on mixtapes nowadays, most not even givin' a lick to strive for some difference.
DJ Kool Kid makes the typical Best Of's and the typical pause tapes. Still,
when it come to The Diesel series, not too many fuckin' with dude. Series 3.0:
The Re-Up is no different. The soundtrack to this release comes courtesy of
relatively unknowns with its themes hittin' harder than Stephen Jack. Kool Kid
sets the mood on the intro with some James Brown behind the Superfly insert;
all the while Big Dev (Konkrete Kaos) provides an entire holster of rocket grenade-launchin'
tracks. If the grooving, third Diesel theme with J-Hood and Stat Quo don't do
it-is Trey Songz the next R. Kelly? (Music-wise, fools)-Big Dev's funk twangs
for Jigga's Reasonable Doubt verse on the next cut bring back memories of the
best emcee to do it. The legend returns with rap idols Biggie and Scarface and
an underwater Twista verse (what happened here?) on the epically-laced "Next
of Kin," which is so good 'til the end, you'd think it was real. Since
DJ Rondevu's magnificent Four Horsemen III dropped, packing in too much B.I.G.
and 2Pac would be a wrong idea; thankfully, DJ Kool Kid keeps the dynamic duo
to a minimum on the classically-blended "Trouble In Da Struggle."
Big Dev even emulates Eminem's production style on the Marshal, Game, and Eazy
E collab enchanted by its orchestral sounds and drudging basslines. Tupac returns
to shoot syllable clips with Nas and Em over the mash-up, "Fallen,"
courtesy of Evanescence (yes, the Daredevil theme); while pals Lil Kim, 50 Cent
and Nas rip up looped licks from The Eagles' "Hotel California." Big
Dev places G'd out grind with Raekwon, Havoc and Nate Dogg, and dark hood corridors
with Ghostface and Obie Trice. That's how you make blends. Thoughtful match-ups.
Blends are also
about unpredictability, with that, the wide array of combinations and original
beats take these tracks next level; whereas other blend tapes fail by saucing
constant 50 Cent and D-Block instrumentals (instead, "Disco Inferno"
on 3.0 is repped over an actual disco soundscape, along with Snoop of course!).
Speaking of the D, their mixtape producer Liveson laces a banger with Young
Buck and Prodigy on the haunting "Bullets From A Gun." Then, Jadakiss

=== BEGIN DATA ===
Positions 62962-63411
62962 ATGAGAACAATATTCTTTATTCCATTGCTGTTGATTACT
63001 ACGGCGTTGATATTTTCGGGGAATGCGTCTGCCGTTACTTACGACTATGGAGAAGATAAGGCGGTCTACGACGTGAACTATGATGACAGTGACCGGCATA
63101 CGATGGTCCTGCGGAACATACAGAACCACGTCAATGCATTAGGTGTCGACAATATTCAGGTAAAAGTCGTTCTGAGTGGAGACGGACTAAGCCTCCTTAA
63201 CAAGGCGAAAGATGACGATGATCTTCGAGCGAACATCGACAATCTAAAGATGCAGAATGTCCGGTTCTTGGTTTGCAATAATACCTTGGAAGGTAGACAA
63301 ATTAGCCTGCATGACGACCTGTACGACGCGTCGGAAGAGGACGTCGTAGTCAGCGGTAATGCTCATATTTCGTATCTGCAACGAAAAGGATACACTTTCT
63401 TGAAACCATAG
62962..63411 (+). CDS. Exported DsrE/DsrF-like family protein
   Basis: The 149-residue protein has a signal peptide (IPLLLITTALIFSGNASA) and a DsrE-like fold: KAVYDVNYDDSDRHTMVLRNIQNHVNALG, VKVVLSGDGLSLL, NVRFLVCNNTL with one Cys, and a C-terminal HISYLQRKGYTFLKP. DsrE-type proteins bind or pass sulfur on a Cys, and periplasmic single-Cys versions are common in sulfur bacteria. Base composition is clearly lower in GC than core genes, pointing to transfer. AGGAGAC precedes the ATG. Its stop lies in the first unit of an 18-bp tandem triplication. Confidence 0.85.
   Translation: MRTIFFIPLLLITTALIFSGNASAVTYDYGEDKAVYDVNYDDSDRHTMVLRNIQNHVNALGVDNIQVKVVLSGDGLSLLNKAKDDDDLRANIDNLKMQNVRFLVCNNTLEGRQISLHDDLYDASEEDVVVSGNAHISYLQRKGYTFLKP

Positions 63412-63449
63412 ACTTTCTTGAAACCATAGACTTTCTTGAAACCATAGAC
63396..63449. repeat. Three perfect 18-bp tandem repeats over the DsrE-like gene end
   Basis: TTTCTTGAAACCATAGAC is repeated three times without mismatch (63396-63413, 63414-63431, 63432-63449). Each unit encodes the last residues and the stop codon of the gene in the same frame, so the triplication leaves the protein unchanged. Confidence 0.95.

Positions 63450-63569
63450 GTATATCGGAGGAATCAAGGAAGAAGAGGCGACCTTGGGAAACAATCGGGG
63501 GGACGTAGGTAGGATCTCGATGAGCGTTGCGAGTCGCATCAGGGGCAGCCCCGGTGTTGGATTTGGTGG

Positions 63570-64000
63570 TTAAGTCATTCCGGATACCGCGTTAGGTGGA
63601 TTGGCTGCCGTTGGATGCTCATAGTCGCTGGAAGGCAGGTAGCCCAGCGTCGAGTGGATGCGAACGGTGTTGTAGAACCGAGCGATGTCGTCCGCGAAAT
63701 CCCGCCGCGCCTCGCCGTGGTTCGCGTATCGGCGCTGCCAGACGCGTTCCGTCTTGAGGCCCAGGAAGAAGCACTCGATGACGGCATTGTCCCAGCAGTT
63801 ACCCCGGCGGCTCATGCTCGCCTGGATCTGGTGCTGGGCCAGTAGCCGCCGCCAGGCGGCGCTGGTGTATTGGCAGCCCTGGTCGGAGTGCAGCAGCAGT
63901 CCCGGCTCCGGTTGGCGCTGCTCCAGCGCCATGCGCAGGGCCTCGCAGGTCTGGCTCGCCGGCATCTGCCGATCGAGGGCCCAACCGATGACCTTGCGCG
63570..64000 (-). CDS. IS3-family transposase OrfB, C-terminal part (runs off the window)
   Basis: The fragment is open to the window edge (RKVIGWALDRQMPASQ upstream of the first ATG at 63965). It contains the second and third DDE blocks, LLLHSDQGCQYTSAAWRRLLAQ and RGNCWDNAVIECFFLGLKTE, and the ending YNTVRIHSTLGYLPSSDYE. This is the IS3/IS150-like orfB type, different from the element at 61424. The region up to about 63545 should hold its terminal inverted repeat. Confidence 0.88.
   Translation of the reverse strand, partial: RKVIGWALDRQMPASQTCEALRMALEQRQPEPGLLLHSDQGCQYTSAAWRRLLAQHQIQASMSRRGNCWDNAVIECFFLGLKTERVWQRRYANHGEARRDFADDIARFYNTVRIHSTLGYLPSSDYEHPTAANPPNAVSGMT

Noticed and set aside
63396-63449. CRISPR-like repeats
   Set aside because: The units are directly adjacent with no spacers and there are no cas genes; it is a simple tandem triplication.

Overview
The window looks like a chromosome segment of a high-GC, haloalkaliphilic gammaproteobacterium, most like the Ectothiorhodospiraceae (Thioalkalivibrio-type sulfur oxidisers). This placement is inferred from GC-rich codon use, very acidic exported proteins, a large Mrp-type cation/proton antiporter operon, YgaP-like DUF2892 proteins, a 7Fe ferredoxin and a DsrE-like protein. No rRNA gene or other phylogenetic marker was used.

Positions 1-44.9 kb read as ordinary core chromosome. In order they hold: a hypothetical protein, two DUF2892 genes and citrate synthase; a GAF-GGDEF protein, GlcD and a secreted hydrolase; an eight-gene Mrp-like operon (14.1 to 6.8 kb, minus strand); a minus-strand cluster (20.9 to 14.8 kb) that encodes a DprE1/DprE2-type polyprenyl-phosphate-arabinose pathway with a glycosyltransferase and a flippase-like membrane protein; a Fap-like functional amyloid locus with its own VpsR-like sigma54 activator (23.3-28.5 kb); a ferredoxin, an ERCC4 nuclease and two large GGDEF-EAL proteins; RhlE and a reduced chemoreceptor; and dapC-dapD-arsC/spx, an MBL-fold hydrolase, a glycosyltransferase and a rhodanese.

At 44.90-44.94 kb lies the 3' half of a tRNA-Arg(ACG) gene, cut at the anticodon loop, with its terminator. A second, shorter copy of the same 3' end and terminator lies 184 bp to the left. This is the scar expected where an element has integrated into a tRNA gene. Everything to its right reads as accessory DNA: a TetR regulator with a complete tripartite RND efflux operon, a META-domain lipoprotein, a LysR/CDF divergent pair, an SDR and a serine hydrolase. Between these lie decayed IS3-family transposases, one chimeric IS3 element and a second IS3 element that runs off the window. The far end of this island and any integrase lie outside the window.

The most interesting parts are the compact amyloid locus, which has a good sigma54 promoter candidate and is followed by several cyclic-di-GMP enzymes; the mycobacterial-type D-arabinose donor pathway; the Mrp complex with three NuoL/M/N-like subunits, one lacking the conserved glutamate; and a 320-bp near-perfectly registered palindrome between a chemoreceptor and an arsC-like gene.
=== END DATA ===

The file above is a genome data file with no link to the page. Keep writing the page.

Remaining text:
meets Aftermath master on "Coast 2 Coast Killas" using the familiar
chanting chorus and ex-rival Beanie Sigel and rejuvenated Foxy Brown (Her and
Eve on "Turns Me On" equals pure bliss) on the excellence of "Fuck
Around." Crown's crisp piano backdrop sets the scene for some Freeway and
Styles P verses as I'm wishing G. Rap's overused "Fast Life" verse
was another. Before ripping a Kool Kid-only exclusive with Swing, the Ghost
joins Luda and Banks over more incredibly funky production. Dipset's lone "No
I Can't" verifies that Big Dev can adjust production styles to any rate.
Someone MUST sign on to his stash soon. A revitalized Keith Murray, despite
fledging off on the same ol' beef, makes his presence known on yet another DJ
KK special. Holla if you got the hook up like Kid tho! Up-and-comers John Doe
and Maino contribute humorous lyrical sets, as where the truth Lord Tariq, Cory
Gunz and Bad Boy's Aasim and Choppa bring the verbals from their mid-tier talent
(read: non-commercial) that need be exposed. Keeping the South inline-as DJ
Kool Kid always do, check the M.O.B. tapes showcasing southern talent flanking
NY-8Ball and MJG check bounce to Diablo's tricky drum programming beside Black
Wallstreet's Heat; pure mayhem ensues with Lil Jon and the 3-6 in the house
for T.I. and Young Jeezy's actual rap talent. Yet, Swisha's Champ Paul Wall
sums up the exclusives with "Go Peaches," the funniest song of 0-5.
No one else has ever described the strip club to such lengths (ah ha): " Let
me see that Kit Kat, break me off a piece..." DJ Kool Kid delivers another
mixtape classic with The Diesel 3.0. It's time for all y'all mixtape lames to